I Broke Up With TV Last Year and We're Not Getting Back Together When I turned off the television I discovered six hours a day for having a life.
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Last year was the year that I finally broke up with my TV.
It wasn't really intentional, just a gradual thing. I'm sorry TV, I've just changed. I've fallen out of love. It's not you -- it's me.
Ok, that's a lie. It's you. It's definitely you.
I don't know what the specific moment was that had me turn off the damn TV, but it happened.
I'm just sick of it. Sick of the time wasting. Sick of the horrible jokes. Sick of the sitcoms with weak male characters. Sick of the same tired format. Sick of how easy it can suck you in and eat an hour of your time just like that.
I'm over this addiction. We're still friends though. I still have my shows that I watch. I'll still watch football on Sunday. I'll still chill out with some stupid cartoons every week.
Hell, I'll still watch some informative, how-to programming in bed at night to help put me to sleep. (Yes, I know it's better to not do that. But I like it, so I'm going to keep doing it.)
I still pay for every single channel offered simply because on the occasion that I want to sit and veg out for an hour, I can do it without a limited selection.
But putting it on for background noise? Using it to kill the time? Nope. Done with that.
That's time better spent by reading, writing, working out, being outside, having a hobby, working on one of my businesses or playing with my family.
Not a tough choice here: Improve my life or be a zombie? Strengthen family ties or watch the same jokes with different actors every night? Get a new side hustle going or start at a box with my eyes glazed over?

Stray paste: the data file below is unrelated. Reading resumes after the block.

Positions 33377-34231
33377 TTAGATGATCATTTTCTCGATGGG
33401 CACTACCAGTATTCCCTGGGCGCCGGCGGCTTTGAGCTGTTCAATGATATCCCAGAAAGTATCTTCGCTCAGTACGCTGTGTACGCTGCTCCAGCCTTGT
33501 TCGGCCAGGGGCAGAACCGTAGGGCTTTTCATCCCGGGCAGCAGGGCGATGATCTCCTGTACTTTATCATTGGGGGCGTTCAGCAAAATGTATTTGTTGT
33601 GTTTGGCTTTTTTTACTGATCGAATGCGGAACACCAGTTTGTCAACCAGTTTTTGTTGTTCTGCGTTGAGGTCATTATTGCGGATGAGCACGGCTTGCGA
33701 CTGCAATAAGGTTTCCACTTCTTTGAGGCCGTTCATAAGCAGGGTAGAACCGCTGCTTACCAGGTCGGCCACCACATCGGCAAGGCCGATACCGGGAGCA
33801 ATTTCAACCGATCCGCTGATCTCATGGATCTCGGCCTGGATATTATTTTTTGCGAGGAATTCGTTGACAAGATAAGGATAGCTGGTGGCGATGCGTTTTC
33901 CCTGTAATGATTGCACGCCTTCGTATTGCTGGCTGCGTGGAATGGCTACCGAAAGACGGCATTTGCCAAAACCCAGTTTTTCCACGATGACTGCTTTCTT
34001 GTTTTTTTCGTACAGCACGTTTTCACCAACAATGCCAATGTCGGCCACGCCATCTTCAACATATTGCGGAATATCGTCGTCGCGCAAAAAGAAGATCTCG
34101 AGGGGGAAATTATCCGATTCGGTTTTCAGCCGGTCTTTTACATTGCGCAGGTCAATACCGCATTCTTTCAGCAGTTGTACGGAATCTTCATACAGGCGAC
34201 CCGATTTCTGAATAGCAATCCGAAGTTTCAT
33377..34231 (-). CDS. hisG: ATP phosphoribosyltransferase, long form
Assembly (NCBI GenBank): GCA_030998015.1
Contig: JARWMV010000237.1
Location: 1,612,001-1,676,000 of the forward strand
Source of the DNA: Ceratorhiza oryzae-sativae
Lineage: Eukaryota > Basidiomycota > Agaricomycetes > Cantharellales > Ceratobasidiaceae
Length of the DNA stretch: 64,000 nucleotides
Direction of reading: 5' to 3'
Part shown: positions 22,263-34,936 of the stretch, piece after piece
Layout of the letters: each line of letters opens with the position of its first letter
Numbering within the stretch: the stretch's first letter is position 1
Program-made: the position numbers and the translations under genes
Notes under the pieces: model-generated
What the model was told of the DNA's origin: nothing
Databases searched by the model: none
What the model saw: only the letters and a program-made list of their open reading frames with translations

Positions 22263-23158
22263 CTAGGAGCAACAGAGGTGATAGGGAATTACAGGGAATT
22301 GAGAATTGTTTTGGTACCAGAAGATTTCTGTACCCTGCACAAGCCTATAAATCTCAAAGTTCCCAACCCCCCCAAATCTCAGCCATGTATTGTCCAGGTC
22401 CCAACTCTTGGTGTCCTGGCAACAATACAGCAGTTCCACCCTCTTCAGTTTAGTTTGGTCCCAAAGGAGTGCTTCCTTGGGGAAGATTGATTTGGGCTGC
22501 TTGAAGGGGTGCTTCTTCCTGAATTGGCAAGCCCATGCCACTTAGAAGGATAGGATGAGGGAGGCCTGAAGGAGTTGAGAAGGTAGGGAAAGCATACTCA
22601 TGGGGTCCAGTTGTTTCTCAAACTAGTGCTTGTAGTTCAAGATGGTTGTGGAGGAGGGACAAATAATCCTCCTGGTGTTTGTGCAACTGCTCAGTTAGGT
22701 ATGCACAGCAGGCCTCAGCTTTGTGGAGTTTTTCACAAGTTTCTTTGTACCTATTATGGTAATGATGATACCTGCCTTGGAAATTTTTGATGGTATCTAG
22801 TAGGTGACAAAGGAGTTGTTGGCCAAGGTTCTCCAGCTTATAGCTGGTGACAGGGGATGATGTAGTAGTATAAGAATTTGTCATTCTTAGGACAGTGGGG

Most people I know are watching more than four hours of this crap every day. They don't even realize it, then they complain about being in a dead-end job. They complain about not having enough time to read. They complain that there's nothing on TV.
But when asked about why don't they go do something else instead, the answer is always the same: No energy. If you're too drained after work to enjoy the rest of your day, maybe you're doing the wrong thing.
If you don't have enough energy to live outside your 9-5, maybe you should spend more time doing what gives you energy instead of draining your energy.
Twentyfour hours is a lot of time.
Sleep for seven, you have 17 hours left.
Commute for two, 15 hours left.
Work for nine, six hours left.
Six hours to spend time with your family. Six hours to enrich your life. Six hours to build your business. Six hours to enjoy a hobby. Or, six hours that can be thrown away watching garbage programming.
I'm done with that addiction. I'll choose life.